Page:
If you start up the application without a license, it will enter read only mode; however, you can upload a license from the user interface at a later stage. In this situation, use the following configuration properties to configure the license.

Property Description
license.multi-tenant If no license is available on first bootstrap this property decides if system will go into single or multi-tenant mode. The default value is false.
license.default-tenant If no license is available on first bootstrap this property decides the name of the default tenant. The default value is tenant.
license.allow-upload Decides if license uploads should be allowed in the system or not. The default value is true.

Process Services uses an HTTP cookie to store a user session. You can use multiple cookies for different browsers and devices. The application uses a database table to store the cookie values (called tokens internally), to allow a shared persistent session store in a multi-node setup.

It’s possible to change the settings regarding cookies:

Property description default
security.cookie.max-age The maximum age of a cookie, expressed in seconds. The max-age determines the period in which the browser will send the cookie with the requests. 2678400 (31 days)
security.cookie.refresh-age The age of a cookie before it is refreshesd. Refreshing means a new token will be created and a new cookie will be returned which the browser will use for subsequent requests. Setting the refresh-age low, will result in many new database rows when the user is using the application.To avoid that a user is suddenly logged out when using the application when reaching the max-age above, tokens are refreshed after this period (expressed in seconds). 86400 (1 day)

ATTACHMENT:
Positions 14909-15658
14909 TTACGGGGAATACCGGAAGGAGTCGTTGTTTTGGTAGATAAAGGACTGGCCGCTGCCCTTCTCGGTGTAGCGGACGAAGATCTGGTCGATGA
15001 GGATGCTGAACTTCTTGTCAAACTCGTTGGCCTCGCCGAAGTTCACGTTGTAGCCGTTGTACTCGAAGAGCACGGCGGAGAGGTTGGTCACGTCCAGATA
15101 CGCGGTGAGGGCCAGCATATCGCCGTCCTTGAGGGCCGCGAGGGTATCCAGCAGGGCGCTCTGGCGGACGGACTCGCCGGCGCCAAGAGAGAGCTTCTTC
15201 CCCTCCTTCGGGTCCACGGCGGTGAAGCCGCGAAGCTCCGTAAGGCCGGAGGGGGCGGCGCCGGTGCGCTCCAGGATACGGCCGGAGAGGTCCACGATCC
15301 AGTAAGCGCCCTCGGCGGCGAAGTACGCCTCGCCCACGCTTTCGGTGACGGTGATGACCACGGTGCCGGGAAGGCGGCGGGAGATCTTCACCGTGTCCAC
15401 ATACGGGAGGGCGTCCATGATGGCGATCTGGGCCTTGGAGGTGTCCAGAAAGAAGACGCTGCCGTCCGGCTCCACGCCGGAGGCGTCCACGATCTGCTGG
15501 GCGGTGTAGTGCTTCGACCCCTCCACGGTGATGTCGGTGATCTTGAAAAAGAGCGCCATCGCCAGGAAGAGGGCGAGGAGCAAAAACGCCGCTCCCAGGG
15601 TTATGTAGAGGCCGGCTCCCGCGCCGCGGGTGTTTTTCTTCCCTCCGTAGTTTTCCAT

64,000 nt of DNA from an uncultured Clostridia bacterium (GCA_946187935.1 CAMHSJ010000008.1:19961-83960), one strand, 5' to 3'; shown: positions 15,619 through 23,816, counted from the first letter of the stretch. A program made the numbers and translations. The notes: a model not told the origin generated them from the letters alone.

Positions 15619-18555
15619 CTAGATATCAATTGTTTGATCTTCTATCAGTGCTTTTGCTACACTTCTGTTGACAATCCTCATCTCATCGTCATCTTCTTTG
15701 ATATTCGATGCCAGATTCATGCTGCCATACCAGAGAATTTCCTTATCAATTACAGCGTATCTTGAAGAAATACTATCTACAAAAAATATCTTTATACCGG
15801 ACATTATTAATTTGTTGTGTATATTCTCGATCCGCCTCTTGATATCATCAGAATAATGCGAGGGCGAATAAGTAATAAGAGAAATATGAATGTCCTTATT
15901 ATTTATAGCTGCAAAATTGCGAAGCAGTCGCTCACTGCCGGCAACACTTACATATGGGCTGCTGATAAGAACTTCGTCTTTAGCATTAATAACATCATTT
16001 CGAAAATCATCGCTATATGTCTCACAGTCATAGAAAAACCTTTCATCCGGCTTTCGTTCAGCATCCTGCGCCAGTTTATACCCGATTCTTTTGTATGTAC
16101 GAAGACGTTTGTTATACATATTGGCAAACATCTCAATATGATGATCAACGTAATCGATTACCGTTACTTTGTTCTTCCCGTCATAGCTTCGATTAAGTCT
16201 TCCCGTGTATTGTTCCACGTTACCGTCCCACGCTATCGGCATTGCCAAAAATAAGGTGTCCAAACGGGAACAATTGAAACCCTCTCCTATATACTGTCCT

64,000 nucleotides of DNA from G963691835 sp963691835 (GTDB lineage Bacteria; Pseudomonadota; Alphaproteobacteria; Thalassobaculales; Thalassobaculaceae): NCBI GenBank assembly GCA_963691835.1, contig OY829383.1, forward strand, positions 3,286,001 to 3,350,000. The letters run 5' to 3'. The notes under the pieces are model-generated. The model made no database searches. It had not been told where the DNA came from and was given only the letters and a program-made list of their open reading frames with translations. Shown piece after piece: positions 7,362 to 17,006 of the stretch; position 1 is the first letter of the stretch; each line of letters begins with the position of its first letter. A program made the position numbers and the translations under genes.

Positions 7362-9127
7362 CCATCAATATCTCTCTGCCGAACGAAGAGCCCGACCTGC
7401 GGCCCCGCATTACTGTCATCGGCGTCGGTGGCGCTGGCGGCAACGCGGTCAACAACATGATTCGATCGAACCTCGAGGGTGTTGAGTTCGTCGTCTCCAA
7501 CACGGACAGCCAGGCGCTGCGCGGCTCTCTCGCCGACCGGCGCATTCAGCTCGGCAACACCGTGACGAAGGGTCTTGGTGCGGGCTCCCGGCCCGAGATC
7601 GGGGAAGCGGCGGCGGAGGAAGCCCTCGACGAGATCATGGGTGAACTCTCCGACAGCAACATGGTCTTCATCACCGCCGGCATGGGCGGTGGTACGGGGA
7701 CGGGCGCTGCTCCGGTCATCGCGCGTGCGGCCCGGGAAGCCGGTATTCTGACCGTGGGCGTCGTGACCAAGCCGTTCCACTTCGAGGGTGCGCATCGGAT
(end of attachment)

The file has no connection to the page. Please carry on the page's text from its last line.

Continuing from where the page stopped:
By default, cookies will have the secure flag set, when the request being made is HTTPS. If you only want to use the remember-me cookie over HTTPS (i.e. make the secure flag mandatory), set the property security.cookie.always-secure to true.

To avoid that the persistent token table gets too full, a background job periodically removes obsolete cookie token values. Possible settings:

Property description default
security.cookie.database-removal.max-age The maximum age an entry in the database needs to have to be removed. Falls back to the security.cookie.max-age setting if not found. This effectively means that cookies which are no longer valid could be removed immediately from the database table.
security.cookie.database-removal.cronExpression The cron expression determining when the obsolete database table entries for the cookie values will be checked for removal. 0 0 1 * * ? (01:00 at night)